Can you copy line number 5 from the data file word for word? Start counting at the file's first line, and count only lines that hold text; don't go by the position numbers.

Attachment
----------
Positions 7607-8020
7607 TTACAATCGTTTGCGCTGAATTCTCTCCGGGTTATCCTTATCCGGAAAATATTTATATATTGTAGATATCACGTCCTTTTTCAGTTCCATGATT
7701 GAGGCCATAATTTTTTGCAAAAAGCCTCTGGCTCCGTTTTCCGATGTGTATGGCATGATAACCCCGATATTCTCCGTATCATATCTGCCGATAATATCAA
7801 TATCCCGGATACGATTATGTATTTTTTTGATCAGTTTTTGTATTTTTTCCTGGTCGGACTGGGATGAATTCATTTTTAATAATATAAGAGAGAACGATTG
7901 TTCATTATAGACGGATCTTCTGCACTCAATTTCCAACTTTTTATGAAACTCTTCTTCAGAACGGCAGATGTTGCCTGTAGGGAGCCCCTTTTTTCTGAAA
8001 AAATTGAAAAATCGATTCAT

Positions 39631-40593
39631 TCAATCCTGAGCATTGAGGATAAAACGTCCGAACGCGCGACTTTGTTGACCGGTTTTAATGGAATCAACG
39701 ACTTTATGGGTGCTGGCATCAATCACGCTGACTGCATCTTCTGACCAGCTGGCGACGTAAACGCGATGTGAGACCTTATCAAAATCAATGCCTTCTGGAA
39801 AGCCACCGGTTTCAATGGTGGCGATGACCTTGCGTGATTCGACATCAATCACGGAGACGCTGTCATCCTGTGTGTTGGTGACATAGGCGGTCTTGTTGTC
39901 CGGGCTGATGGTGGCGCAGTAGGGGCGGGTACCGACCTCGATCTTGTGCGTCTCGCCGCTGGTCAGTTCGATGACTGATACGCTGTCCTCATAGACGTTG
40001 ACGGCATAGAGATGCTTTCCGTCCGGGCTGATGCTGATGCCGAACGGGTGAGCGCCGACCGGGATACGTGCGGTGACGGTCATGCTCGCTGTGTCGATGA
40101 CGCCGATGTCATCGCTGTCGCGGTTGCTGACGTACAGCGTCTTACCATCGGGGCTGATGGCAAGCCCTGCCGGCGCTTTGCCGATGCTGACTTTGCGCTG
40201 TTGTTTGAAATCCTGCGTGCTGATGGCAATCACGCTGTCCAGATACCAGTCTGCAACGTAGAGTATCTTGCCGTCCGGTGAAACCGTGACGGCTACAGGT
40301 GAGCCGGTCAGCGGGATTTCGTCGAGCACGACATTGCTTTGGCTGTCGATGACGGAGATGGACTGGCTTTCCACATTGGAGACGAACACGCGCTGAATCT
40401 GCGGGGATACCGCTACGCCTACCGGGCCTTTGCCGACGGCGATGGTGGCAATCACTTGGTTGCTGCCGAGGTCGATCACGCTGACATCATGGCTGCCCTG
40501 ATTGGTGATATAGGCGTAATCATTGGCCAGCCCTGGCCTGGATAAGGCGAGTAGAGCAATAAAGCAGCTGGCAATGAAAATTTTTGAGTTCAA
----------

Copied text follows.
7901 TTCATTATAGACGGATCTTCTGCACTCAATTTCCAACTTTTTATGAAACTCTTCTTCAGAACGGCAGATGTTGCCTGTAGGGAGCCCCTTTTTTCTGAAA